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As a young blossoming musician, the records of the 50’s, 60’s and 70’s influenced John, having heard just about every classic song there was growing up. This included bands such as The Allman Brothers, B.B. King, and Jimi Hendrix. His parents would fill the house with this influential music regularly.
John later enjoyed music classes in high school. Since the school did not offer guitar in band, he took up playing drums and percussion. This was a skill at the time that he would underrate, finding out years later how much it would help his sense of time and rhythm. During this period, John would spend his summers studying guitar at the National Guitar Workshop in New Milford, Connecticut. There, he learned from the influential Matt Smith.
When he finally reached college, John took classes with Jazz pianist, Chris Parker. He thought he might be interested in moving to New Orleans, hoping to major in music at The University of New Orleans. John took his first trek across America on a Greyhound bus to possibly study with Jazz pianist, Ellis Marsalis. Marsalis is considered one of the premier pianists in modern jazz and a stellar music teacher.
Upon coming back to New York, he walked into a bar and met international blues musician, Bill Perry, who had passed by his way many times before. Perry, long running guitarist with Richie Havens, encouraged John to come on stage and play. After playing together one time, Perry asked John if he would be interested in taking a trip to the Midwest to play rhythm guitar with the Bill Perry Blues Band. After that first trip, Perry offered John the gig fulltime. Soon after, John had become a mainstay having played with Perry for five years. Some notable performances with Bill would include The Jimiway Blues Festival in Poland, New Morning Club in Paris, The New York State Blues Festival, and opening up for Bo Diddley at Stewart International Airport. They would play across the world bringing Bill Perry’s high-energy psychedelic blues to the people. John also played guitar on three of Bill’s records that were produced by blues legend Popa Chubby. Between trips, John would give private guitar lessons both at home and also in a music school setting.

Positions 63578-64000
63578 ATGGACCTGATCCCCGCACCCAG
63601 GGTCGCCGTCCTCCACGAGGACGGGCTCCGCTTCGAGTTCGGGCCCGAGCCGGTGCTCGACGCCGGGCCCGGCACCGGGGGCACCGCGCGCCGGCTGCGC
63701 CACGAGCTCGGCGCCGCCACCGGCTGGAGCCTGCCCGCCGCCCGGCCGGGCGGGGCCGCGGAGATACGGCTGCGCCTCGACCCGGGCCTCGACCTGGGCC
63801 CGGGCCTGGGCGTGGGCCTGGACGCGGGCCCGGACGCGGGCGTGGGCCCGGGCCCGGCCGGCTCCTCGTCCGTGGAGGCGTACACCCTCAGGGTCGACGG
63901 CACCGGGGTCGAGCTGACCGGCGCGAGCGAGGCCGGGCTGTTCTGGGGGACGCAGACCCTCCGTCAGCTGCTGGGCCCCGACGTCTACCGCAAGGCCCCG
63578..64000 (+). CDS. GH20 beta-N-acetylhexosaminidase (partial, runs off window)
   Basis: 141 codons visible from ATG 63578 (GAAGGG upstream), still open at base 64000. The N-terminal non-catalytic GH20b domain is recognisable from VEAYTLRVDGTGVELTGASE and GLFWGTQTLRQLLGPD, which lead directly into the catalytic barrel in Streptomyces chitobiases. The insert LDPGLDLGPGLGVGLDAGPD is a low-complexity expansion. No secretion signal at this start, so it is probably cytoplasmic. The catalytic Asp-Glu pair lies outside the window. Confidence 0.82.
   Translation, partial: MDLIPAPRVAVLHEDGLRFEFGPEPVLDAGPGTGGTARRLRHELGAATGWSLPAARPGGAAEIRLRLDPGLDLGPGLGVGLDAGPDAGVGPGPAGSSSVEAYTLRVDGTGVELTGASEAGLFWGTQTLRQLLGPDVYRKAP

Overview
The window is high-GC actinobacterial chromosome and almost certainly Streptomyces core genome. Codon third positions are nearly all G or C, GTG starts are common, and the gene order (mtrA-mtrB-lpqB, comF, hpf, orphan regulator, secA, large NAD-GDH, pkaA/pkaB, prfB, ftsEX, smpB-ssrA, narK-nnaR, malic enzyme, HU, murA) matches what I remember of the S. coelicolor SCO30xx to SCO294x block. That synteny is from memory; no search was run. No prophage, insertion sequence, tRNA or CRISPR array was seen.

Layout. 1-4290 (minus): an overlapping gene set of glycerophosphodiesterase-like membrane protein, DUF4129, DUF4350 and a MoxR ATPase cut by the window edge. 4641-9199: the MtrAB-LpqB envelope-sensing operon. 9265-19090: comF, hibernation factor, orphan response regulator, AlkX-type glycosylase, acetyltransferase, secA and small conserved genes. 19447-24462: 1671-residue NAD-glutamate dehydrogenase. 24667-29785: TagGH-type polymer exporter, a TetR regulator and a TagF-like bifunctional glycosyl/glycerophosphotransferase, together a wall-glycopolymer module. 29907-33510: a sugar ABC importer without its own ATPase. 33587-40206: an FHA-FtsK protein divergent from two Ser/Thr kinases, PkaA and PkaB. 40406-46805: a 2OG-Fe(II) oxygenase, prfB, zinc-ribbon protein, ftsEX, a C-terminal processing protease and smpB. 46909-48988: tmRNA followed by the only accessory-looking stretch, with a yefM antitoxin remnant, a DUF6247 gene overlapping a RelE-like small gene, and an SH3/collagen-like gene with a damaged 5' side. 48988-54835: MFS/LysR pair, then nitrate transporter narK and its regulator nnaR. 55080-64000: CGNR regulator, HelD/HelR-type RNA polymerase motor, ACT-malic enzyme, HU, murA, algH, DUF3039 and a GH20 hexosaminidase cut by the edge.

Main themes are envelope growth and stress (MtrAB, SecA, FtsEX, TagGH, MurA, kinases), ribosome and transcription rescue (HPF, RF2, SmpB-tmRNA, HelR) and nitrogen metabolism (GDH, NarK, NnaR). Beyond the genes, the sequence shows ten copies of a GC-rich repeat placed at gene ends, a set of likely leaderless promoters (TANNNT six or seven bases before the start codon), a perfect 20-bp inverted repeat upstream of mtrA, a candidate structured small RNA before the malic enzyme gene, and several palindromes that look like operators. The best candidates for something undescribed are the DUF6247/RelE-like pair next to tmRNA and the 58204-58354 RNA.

After Bill Perry’s passing in late 2007 John has been busy working on stretching his skills as a musician and as a person. John teamed up with his drummer brother, Chris, forming the Reddan Brothers Band in the winter of 2008. They got together to produce and record twelve original songs written by John. Their album opened up many opportunities to play at such Festivals as The Warwick Valley Winery’s Annual Bob Dylan Fest year after year, The Virginia Blues Festival, and Binghamton’s Blues on the Bridge. The Reddan Brothers were honored to open for Levon Helm himself at Both Bodles Opera House and at Levon Helm’s Midnight Ramble.
John has also shared the stage with guitarist Jimmy Vivino of The Conan O’Brien Show, James Cotton guitarist Slam Allen, Hudson Valley native Little Sammy Davis of The Levon Helm Band, and Nighthawk’s founder and guitarist extraordinaire Jimmy Thackery.
Since 2012, John has been performing solo acoustic gigs throughout the New York tri-state area. As of 2015, he is also now a Member of the New York State Blues Hall of Fame. He is one of the founders of the ten-year running Annual Bill Perry Day, drawing thousands of people. He also regularly plays the New York State Craft Beer Winning Roscoe Brewery and continues his local residency at The Wherehouse in Newburgh, NY.
Through all of these opportunities, adventures, and experiences, John has become a truly gifted talent at playing guitar, ukulele, mandolin, lap steel and singing. He continues to study piano and voice all the while perfecting his guitar skills. He enjoys teaching music to students of all ages that are looking to broaden their horizons in the music field.